The Joule-Thomson Effect describes the change in temperature of a gas as it experiences a rapid change in pressure from passing through a valve, orifice or nozzle. It may represent a safety hazard, or an opportunity depending on the process.


:Critical temperature
:Reduced temperature
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:Joule-Thomson coefficient


The Joule-Thomson effect (also known as Joule-Thomson Expansion and the Joule-Kelvin effect) is the change in temperature of a fluid as it flows from a region of high pressure to a region of low pressure.

Basic Principles

The thermodynamic basis of the Joule-Thomson effect is best understood by considering a discrete packet of gas upstream of a restriction. In order for the packet of gas to pass through the restriction the upstream gas must do some work to push the packet through. This work is equal to volume of the packet times the upstream pressure:

Once the packet clears the restriction it must make room for itself by displacing some of the downstream gas which involves doing work equal to the product of the downstream pressure and packet volume:

Due to various compressibility effects the amount of work done upstream will not equal the amount of work downstream for real gases i.e. . As depressuring can be viewed as an adiabatic process, meaning that the gas does not exchange heat or work with its surroundings, a change in internal energy is required to satisfy the first law of thermodynamics:

The internal energy of the gas is the sum of kinetic and potential energy associated with the random motion of the gas molecules. It is the kinetic portion of internal energy that can be experienced as temperature.

In a real gas molecules are subject to attractive and repulsive forces (van der Waals forces) as they move randomly past each other. As the pressure of a gas is lowered (i.e. the average distance between molecules increases) attractive forces become dominant over repulsive forces for most gases at ambient temperature resulting in an increase in potential energy component of internal energy.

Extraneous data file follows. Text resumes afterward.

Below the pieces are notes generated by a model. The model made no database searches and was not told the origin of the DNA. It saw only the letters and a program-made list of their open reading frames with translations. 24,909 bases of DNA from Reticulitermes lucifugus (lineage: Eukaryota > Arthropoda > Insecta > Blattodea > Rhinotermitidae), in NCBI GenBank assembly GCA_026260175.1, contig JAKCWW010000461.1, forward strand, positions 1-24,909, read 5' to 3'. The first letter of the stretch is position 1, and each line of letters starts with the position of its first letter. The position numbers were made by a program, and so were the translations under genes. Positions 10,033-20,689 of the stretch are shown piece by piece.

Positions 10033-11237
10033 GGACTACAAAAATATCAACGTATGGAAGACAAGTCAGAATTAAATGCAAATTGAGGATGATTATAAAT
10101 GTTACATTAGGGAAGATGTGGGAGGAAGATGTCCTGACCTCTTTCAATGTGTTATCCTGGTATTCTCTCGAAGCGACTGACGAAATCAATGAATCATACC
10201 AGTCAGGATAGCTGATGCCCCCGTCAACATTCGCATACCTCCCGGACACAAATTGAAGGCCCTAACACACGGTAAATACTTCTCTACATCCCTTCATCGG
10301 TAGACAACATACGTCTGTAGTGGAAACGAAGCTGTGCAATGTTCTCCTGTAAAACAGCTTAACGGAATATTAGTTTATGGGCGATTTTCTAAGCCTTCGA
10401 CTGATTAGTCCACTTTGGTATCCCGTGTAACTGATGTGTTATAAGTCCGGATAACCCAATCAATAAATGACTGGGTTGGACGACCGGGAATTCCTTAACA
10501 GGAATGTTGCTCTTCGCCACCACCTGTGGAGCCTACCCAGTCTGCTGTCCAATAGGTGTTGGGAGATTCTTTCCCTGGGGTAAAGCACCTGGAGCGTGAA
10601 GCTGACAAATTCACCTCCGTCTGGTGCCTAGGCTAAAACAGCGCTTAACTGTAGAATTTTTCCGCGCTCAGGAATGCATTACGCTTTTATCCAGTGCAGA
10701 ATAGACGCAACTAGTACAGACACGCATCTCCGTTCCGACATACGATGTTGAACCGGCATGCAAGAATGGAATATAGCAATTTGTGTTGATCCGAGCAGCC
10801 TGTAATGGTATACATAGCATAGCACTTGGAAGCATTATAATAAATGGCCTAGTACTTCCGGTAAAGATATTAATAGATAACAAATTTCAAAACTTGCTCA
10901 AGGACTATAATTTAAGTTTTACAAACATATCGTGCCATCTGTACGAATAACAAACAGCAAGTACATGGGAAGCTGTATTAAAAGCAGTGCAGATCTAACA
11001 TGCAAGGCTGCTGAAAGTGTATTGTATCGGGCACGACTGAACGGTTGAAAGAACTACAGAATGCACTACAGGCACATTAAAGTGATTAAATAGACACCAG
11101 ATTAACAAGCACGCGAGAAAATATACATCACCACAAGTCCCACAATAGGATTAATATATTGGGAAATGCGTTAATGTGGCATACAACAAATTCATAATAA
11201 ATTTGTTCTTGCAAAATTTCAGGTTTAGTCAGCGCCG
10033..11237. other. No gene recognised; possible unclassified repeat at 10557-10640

However due to compressibility effects most real gases require more work downstream than upstream at ambient temperatures:

This implies that internal energy must decrease as the gas passes through the restriction. Given that the potential energy component will increase as the pressure of the gas is lowered the kinetic energy component of internal energy must decrease. As kinetic energy is realised as temperature this means that a reduction in temperature will be observed.

Although it is often generalised that for most real gases there is a decrease in temperature during a pressure reduction this is not true for all gases and conditions. Depressureing is an isenthalpic process which means enthalpy remains constant. For any gas the temperature could either increase or decrease depending on how the internal energy has to change to keep enthalpy constant. Therefore the direction of the temperature change is dependent on the upstream temperature and pressure of the gas relative to its inversion temperature.

Inversion Temperature

The inversion temperature is the temperature of a gas at which a reduction in pressure causes no temperature change. Above this temperature the gas heats on expansion, below this temperature the gas cools on expansion.

Joule-Thomson Temperature Inversion


Applications of the Joule-Thomson effect generally use the cooling potential, rather than heating, as there are almost always more convenient ways to heat a process. Some applications where the cooling of expanding gases is employed are:

  • Refrigeration - The pressurisation and expansion of refrigerants in a closed loop systems are the basis of most refrigerators and freezers.
  • Air conditioning - Identical to a refrigerator in principal, but optimised for a building, vehicle or other inhabitable space.